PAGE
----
When filling your autobiographical pen with poison ink and ambushing those you hate and detest, there are two ways to do it.  One is to wait until the subject(s) of your ire is/are dead.  Take, for example, Christina Crawford.  She waited until after the welts from the wire hangers had subsided – and after the maternal witch/Hollywood-glamour-queen who had inflicted them on her was dead and buried – before infamously damning for all time her mommie dearest.

The other (and easily more sinfully-delightful way) is to skewer your enemies while they’re still alive and able to read, fume over, and maybe even suffer an unfortunate cardiac episode from the nasty stuff you wrote about them on pages 24, 38, and 213 through 301.  A notorious example of this poison-pen style came after Nancy Reagan implored her husband to fire his chief of staff, Donald Regan (who reportedly pissed off la prima dona by doing the unthinkable:  hanging up the phone on her).  After his dismissal, how did Regan get even?  By trash-talking about his former boss’s wife in his published memoirs.  Nancy with the Laughing Face – denied the last laugh – seethed.

Or you could choose a third, but rarer, option – wait till you’re BOTH dead.  And that is, indeed, the option that was taken with a book that the literary world is anxiously awaiting the November release of, a tell-all from one of the greatest wordsmiths of all time.  Memoirs that all the world has been anticipating for a century.  Literally.

Its author will not witness it as it rolls off the presses.  There will be no autographed copies (and if you find one, WHAT a hoax!).  No bookstore appearances.  No guest spots on Oprah.

You see, exactly 100 years ago, the author died.  His memoirs have been locked in a vault for all that time, under his specified instructions not to be published until a century after his passing.

It is now time for the University of California at Berkeley to flip the switch on its printing presses and the first copies to slide off the conveyor belts.  Copies of the first volume of…

The Autobiography of Mark Twain.

Yep, that Mark Twain.  The one and the same.  America’s most acclaimed humorist and one of its greatest writers.   Creator of Tom Sawyer and Huckleberry Finn.  At long last, after keeping us waiting, the great Twain will now reveal all.

What a master of publicity!  Now, that’s publicity.  Manage to keep ‘em talking about you a century after you took your final bow and made your final exit.

Some scholars believe he wanted to keep the wraps on his memoirs for that long in order to not offend any mentioned friends and acquaintances.  Others think he did so because he wanted to air religious and political opinions that might, if contemporaneously revealed, tarnish his public reputation.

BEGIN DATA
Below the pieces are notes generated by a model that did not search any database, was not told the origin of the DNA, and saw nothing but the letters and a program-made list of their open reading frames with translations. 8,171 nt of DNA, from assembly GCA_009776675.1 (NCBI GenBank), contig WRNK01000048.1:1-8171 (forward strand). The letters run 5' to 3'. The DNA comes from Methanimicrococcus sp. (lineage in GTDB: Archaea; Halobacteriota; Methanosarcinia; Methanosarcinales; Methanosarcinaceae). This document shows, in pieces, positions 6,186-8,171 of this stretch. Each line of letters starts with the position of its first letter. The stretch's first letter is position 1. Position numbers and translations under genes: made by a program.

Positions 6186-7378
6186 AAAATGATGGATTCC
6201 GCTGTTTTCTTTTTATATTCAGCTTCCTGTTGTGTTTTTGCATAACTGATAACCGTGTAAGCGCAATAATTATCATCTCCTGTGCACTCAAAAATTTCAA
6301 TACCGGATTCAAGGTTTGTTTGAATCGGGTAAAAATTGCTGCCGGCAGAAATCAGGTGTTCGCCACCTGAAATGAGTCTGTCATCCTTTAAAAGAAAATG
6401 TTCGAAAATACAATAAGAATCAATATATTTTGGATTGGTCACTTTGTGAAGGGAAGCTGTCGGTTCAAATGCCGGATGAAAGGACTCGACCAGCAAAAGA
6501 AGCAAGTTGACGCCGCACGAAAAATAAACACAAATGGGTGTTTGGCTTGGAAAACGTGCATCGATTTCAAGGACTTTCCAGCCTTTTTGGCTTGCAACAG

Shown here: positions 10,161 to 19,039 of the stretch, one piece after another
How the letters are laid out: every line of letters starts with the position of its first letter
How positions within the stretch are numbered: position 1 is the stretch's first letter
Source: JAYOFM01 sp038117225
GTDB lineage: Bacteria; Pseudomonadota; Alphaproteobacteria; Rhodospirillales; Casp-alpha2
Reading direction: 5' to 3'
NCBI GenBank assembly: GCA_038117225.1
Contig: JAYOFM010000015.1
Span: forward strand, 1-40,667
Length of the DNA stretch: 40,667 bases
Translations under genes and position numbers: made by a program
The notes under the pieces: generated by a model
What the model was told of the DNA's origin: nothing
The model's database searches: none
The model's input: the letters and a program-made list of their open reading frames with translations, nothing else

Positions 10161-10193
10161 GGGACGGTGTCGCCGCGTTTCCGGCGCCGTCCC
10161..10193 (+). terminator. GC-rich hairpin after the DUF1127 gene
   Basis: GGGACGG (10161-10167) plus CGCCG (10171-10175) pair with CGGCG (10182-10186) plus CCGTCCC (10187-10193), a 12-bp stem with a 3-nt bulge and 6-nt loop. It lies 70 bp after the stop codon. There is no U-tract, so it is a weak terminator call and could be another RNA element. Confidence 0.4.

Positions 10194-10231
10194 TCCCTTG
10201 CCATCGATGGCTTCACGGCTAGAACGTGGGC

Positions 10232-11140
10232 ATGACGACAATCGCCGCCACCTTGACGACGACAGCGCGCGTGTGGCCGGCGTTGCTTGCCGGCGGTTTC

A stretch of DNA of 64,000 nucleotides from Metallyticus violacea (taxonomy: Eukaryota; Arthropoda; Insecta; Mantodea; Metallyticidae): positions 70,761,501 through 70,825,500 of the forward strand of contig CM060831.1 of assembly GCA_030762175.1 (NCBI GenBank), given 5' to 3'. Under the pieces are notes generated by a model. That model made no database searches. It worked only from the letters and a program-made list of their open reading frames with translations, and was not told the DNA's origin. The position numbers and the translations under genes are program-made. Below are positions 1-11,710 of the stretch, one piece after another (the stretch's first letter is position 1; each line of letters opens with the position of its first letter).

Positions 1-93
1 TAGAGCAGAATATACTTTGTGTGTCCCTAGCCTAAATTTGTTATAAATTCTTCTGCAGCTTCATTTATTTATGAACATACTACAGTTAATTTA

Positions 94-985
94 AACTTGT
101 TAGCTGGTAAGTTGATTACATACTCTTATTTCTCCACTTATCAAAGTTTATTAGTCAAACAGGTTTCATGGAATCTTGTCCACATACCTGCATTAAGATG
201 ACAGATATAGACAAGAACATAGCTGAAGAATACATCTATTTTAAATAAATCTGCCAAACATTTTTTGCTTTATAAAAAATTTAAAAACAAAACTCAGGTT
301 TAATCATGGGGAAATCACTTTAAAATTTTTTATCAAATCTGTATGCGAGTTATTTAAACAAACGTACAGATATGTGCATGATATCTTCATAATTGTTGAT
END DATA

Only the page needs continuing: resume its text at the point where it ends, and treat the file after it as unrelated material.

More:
One section will reportedly detail his little-known, yet scandalous, relationship with the secretary who became his lover following his wife’s death, in his last decade.  He recounts their ill-fated affair and his bitter charge that she had designs on securing the power of attorney over his estate.

“Most people think [he] was a sort of genteel Victorian,” historian Laura Trombley told The Independent newspaper.  “Well, [here] he calls her a slut and says she tried to seduce him.  It’s completely at odds with the impression most people have of him.

“There is a perception that Twain spent his final years basking in the adoration of fans.  The [book] will perhaps show that it wasn’t such a happy time.  He spent six months of the last year of his life writing a manuscript full of vitriol, saying things that he’d never said about anyone in print before.  It really is 400 pages of bile.”

But bile that people will race to their Barnes & Nobles to buy up.  Just watch it climb the best seller lists.  Watch avid book lovers request it on their Christmas wish lists.

When I took an autobiography course in college years ago, I was not fortunate to have Samuel Langhorne Clemens’s memoirs to study as a template.  But in a few weeks, we’re going to be treated to a lesson – especially those planning on penning their own memoirs – on how to really diss people, taught by a guy who’s been a-moldering in the ground for the last 100 years.

Payback is one mean bitch, ain’t she?  Even from the grave.

About Charles Branham-Bailey